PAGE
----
The sellout crowd in Brooklyn Friday night was there for one reason: Kobe Bryant. Gold and purple flowed throughout the stands, and the fans erupted every time the future Hall of Famer touched the ball. Even though it was a road game, Bryant and the Lakers felt right at home.
In a battle between two winless teams, Staples Center East–for lack of a better term–cheered on the Los Angeles Lakers to a 104-98 win. The Nets fell to 0-6 with the loss, and the only ones leaving Barclays Center upset were the Nets players.
Bryant received “MVP” chants and raucous applause every time he went to the scorer’s table to check into the game. When he scored, the arena felt like the NBA Finals. No one on the Nets was particularly surprised by the reaction, with Joe Johnson admitting that the team was expecting the hostile environment.
“We understand what it is,” guard Jarrett Jack said before pausing. “(Kobe’s) a first ballot Hall of Famer, so we understand what it is.”
Nets CEO Brett Yormark surely did not understand it. He envisioned this type of reaction when the team acquired Kevin Garnett and Paul Pierce. East Rutherford always drew rabid Boston Celtics fans, but that enthusiasm never made its way into New York when the Nets acquired the famous duo.
“We’ve been here before,” head coach Lionel Hollins said. “We played [Maccabi] last year, they were rooting for them. We played the Turkish team, they were rooting for the”m; it happens. When Cleveland came to town and Miami comes to town, they root for them.
The Lakers fans in attendance treated Bryant to his Derek Jeter moment. Although the guard has not formally said this will be his last season, it felt very much like a retirement tour. Despite missing his first five shots, he looked to shoot early and often. It seemed as if head coach Byron Scott drew up plays intended to feed the crowd, as Bryant embarked on numerous clear-out isolation sets.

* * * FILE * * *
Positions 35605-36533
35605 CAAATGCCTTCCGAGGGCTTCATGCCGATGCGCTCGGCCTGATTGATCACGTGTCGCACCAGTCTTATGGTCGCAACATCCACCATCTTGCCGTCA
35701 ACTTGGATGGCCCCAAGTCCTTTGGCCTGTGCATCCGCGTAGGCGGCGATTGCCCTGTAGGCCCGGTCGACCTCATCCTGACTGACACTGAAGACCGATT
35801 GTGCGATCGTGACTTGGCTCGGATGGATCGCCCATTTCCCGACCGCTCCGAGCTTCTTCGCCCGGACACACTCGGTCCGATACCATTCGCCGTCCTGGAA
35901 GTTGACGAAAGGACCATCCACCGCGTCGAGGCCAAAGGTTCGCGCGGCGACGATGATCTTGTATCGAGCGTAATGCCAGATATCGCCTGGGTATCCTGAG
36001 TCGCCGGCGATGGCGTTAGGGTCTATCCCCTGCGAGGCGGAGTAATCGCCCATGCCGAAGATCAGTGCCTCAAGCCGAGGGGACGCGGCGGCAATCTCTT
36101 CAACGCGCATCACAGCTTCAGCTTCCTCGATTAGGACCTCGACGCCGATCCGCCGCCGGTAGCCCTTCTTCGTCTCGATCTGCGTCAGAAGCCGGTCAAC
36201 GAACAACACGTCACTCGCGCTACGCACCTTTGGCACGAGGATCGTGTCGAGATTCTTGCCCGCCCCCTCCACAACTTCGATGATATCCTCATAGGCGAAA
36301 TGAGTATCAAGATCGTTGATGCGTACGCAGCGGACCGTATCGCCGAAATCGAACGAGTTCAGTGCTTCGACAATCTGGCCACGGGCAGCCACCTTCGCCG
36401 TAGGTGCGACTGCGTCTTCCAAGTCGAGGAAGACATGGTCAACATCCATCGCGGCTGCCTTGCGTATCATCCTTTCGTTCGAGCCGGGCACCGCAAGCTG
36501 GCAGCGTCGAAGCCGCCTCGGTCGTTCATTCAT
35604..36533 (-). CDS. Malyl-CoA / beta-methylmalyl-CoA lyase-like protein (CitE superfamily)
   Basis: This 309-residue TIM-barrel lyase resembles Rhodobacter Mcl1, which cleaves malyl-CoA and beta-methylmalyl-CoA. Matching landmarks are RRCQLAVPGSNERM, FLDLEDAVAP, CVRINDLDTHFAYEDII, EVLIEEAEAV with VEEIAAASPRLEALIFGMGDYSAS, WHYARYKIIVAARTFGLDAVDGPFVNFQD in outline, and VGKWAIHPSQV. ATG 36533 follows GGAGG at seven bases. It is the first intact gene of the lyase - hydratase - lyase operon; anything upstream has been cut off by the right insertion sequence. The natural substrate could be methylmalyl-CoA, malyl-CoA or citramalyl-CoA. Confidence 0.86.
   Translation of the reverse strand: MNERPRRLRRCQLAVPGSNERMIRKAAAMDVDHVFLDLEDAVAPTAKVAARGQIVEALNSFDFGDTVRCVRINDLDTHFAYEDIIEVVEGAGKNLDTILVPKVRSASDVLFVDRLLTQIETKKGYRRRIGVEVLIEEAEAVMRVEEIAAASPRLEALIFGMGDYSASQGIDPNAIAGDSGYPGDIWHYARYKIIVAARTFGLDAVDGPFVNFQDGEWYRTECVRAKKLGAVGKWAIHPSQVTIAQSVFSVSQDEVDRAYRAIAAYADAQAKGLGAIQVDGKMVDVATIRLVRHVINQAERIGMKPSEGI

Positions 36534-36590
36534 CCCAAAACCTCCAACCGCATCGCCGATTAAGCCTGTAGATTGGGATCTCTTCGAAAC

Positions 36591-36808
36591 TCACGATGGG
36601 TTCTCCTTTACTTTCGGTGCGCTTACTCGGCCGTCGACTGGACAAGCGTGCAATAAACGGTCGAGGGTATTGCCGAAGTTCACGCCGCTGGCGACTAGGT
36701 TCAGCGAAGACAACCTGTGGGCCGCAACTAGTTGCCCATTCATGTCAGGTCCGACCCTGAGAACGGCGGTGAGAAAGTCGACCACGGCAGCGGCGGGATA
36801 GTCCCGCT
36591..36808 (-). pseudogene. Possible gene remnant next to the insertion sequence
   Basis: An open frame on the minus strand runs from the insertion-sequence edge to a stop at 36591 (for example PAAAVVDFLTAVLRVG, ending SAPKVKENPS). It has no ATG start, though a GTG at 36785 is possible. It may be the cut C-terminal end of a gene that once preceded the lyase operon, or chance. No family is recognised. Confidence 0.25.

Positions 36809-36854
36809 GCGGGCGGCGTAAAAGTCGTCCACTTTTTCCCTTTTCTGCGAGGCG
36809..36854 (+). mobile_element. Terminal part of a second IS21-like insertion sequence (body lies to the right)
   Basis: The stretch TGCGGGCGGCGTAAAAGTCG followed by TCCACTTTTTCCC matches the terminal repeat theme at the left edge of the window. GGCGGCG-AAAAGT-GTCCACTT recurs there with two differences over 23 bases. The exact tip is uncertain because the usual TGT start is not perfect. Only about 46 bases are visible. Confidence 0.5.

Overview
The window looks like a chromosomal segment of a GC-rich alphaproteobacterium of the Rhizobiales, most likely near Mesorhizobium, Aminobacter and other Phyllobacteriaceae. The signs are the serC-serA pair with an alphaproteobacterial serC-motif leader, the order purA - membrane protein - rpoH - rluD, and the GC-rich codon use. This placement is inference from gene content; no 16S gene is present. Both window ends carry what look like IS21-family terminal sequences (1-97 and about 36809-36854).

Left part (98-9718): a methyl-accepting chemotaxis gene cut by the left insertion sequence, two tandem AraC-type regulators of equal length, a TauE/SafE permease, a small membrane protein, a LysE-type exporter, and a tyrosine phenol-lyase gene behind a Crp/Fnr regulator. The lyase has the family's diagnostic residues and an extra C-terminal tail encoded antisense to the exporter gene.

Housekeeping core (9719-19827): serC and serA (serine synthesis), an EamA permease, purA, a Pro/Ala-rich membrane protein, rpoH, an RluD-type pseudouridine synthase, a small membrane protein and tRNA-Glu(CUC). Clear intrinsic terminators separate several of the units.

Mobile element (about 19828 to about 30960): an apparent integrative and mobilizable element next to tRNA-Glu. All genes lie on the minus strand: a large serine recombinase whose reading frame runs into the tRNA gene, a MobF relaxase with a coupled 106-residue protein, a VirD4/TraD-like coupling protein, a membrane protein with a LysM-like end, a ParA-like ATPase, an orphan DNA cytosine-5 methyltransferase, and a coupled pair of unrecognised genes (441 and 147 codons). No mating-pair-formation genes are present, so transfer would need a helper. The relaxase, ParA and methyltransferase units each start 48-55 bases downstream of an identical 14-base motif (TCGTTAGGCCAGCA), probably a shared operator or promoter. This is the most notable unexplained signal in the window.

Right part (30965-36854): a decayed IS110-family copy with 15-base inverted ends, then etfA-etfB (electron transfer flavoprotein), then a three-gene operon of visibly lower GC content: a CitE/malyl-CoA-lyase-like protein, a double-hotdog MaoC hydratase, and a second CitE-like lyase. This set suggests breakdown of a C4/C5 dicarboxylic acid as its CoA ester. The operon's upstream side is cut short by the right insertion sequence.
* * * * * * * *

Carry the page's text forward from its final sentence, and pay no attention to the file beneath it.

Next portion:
The famed Laker is a shell of his former self. He scored 18 points but went 5-for-16 from the field. Several of his shots were not close and one time he had his pocket picked while simply dribbling the ball out by the top of the key.
The Nets received solid efforts from their starters, but that was not enough as the Lakers’ bench outscored the Nets’ reserves, 38-16. Brook Lopez scored a game-high 23 points, and Johnson put forth his best game of the season with 22 points (8-for-16). Jack notched a double-double with 18 points and 12 assists.
But the wheels were in motion early for the Nets. Brooklyn turned the ball over 12 times in the first half and finished the game with 16. Hollins’ squad managed only 43 percent from the field, and Thaddeus Young committed a costly 5-second violation with the Nets down three and 24 seconds remaining.
Hollins referenced previous situations where he coached under similar circumstances. It was not until the Memphis Grizzlies became relevant that their fans became some of the more boisterous and supportive in the league.
“We have to step up and become the Brooklyn Nets by our playing performance and make them want to cheer for us,” the head coach added. “I have been in other situations where the same thing happened.”
One day, the Brooklyn crowd will get behind the Nets. The first step, however, is winning. “You have to win your fans over by going out and playing hard, playing well, and being successful,” Hollins said.
Right now, the Nets do not look like they are anywhere near winning. As Jim Mora famously said, “I just hope we can win a game.” The Nets are in very much the same territory. They remain one of three winless teams on the season, along with the Philadelphia 76ers and New Orleans Hornets.
Those teams have a closer resolution, though. The Hornets own one of the two best players in the NBA in Anthony Davis, while the Sixers sport a plethora of upcoming draft picks and several promising big men.
The Nets, on the other hand, will not control a first round draft pick until 2019, and two of their next three first rounders go to the Celtics–unprotected, too. For Nets fans, they need to hope Rondae Hollis-Jefferson hits. They need to hope Chris McCullough one day becomes a player. Aside from that, a young Kobe Bryant is not walking through that door.